Feds announce Indigenous inclusion in Columbia River Treaty talks

Indigenous Nations had earlier protested their exclusion from negotiations last year

Three Indigenous Nations are now being included in Columbia River Treaty negotiations after talks initially started without their presence the bargaining table between the Canadian and American governments.

Chrystia Freeland, Canada’s Minister of Foreign Affairs, announced that the Ktunaxa Nation Council, Okanagan Nation Alliance and the Secwepemc Nation will participate as official observers.

Freeland met with leadership of the the three Indigenous Nations as well as with Katrine Conroy, the provincial minister responsible for the Columbia River Treaty, in Castlegar earlier this week.

“By working together, we will ensure that negotiations directly reflect the priorities of the Ktunaxa, Okanagan, and Secwepemc Nations – the people whose livelihoods depend on the Columbia River and who have resided on its banks for generations,” said Freeland, in a press release. “This is an historic day and demonstrates our government’s commitment to work in full partnership with Indigenous Nations.”

Last year, the three Indigenous Nations expressed disappointment at being excluded from the negotiations, blasting the federal government for the ‘massive’ impact the Columbia River Treaty has had on traditional territories.

READ: First Nations excluded from Columbia River Treaty talks

Kathryn Teneese, the chair of the Ktunaxa Nation Council, said the inclusion of Indigenous Nation as observers in the negotiations was ‘very significant’.

“We are taking small but meaningful steps together on the road to reconciliation,” said Teneese. “In addition to the partnership with Canada and BC, the partnership we are building between the Ktunaxa, Syilx and Secwepemc Nations, as the holders of aboriginal title to the entirety of the Columbia Basin, is deeply meaningful.”

Grand Chief Stewart Phillip, the chair of the Okanaga Nation Alliance, lamented Indigenous exclusion from the initial Columbia River Treaty signed in 1964, but welcomed participation in the renegotiations.

“Canada’s unprecedented decision to include us directly in the US -Canada CRT negotiations is courageous but overdue and necessary to overcome the decades of denial and disregard,” Phillips said. “We welcome the government’s bold decision here and look forward to helping to ensure any new Treaty addresses the mistakes of the past.”

Wayne Christian, Tribal Chief of the Shuswap Nation Tribal Council, said Indigenous participation is part of the path to reconciliation.

“As a representative of the Secwepemc Nation, I am pleased that the federal government has taken steps to recognize the rights of our people in the negotiation of the Columbia River Treaty through the inclusion of Indigenous Nations Observers within the negotiations,” he said.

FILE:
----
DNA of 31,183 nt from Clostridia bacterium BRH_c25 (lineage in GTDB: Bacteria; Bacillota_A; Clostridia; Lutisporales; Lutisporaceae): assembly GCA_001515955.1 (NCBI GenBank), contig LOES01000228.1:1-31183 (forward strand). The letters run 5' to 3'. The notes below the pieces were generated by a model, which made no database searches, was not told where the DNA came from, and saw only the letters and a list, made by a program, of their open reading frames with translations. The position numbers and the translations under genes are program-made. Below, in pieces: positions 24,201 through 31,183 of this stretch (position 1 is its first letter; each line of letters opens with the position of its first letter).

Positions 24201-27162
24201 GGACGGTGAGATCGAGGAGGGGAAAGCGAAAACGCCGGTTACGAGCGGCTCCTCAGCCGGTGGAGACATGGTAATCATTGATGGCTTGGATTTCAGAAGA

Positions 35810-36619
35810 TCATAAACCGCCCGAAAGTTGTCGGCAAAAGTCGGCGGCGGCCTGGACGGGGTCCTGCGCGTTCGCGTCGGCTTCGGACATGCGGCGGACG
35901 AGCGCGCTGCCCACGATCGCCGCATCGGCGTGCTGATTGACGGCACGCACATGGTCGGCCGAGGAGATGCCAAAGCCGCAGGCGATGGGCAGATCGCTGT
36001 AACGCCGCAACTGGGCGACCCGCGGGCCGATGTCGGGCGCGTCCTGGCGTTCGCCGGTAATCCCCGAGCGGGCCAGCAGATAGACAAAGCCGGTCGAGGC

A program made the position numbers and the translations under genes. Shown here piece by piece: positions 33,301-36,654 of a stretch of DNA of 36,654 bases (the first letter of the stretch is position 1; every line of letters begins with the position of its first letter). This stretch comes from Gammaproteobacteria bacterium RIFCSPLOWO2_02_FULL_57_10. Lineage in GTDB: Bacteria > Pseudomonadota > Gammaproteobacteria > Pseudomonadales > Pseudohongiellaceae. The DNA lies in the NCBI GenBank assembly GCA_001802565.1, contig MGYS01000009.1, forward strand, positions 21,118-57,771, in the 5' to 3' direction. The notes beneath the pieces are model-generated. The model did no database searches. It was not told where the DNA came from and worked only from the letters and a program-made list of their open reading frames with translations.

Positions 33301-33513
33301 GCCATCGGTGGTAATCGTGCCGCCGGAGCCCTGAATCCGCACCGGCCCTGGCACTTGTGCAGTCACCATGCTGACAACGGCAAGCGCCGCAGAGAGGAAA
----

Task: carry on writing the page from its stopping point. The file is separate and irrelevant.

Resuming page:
The treaty, an agreement that went into effect in 1964, holds back 15.5 million acre-feet of water in Canada each year for flood control and power generation — an estimated dollar value of $3 billion USD.

READ: U.S. and Canada continue to talk Columbia River Treaty

Four hydroelectric dams were built under the agreement, which was signed between Canadian Prime Minister John Diefenbaker and U.S. President Dwight Eisenhower. The Duncan dam, the Mica dam and the Keenleyside dam are on the Canadian side, while the Libby Dam was built in the U.S.

Conroy lauded the federal government’s decision to include Indigenous participation in the treaty negotiations.

“Indigenous Nations have already been collaborating with the governments of B.C. and Canada on negotiation positions and strategies, and now the relationship has been strengthened,” Conroy said. “This is an important and unprecedented next step in demonstrating our commitment to the United Nations Declaration on the Rights of Indigenous Peoples and to our journey towards reconciliation.”



trevor.crawley@cranbrooktownsman.com

Like us on Facebook and follow us on Twitter

Just Posted

MS Walk goes in Trail, Sunday

Registration opens at 9:30 a.m. at Gyro Park in East Trail

Trail memorial event honours victims and survivors of crime

Community invited to unveiling of memorial bench on Tuesday

Rainbow garden blooms in Trail

Trail volunteers have been working non-stop planting beautiful landscaping projects

Pit-stop brought radio newshound to Trail

In his new autobiography, Intrepid Reporter , Garrett summarizes his time in Trail …

VIDEO: Protesters in Penticton gather to rally against sleeping-on-sidewalk bylaw

The proposed bylaw would outlaw sitting or lying on the city’s downtown sidewalks

Raptors beat Bucks 100-94 to advance to franchise’s first-ever NBA Finals

Leonard has 27 points, 17 boards to lead Toronto past Milwaukee

Third person charged in death of B.C. teen Bhavkiran Dhesi

Inderdeep Kaur Deo facing charge of accessory after the fact to murder

Kamloops girl, 9, recovering from carbon monoxide poisoning now out of ICU

Her mother who was sleeping in the same tent with her did not survive

‘I think he’s still alive’: B.C. mom pleads for help finding son last seen a month ago

Family offering $5,000 reward for information leading to the safe return of Tim Delahaye

New poll suggests one-third don’t want politicians to wear religious symbols

Local politicians shouldn’t be allowed to wear hijabs, crucifixes or turbans on the job, survey suggests

Raptors fans far from home adjust plans to watch pivotal playoff game

Raptors currently lead the playoff series 3-2, and a win Saturday would vault them into NBA finals

Five takeaways from the Court of Appeal ruling on B.C.’s pipeline law

It’s unclear how many tools are left in B.C.’s toolbox to fight the project

Kootenay man arrested and charged in 2015 murder

Nathaniel Jessup 32 of Creston has been charged with the second-degree murder of Katherine McAdam and offering an indignity to a body.

Most Read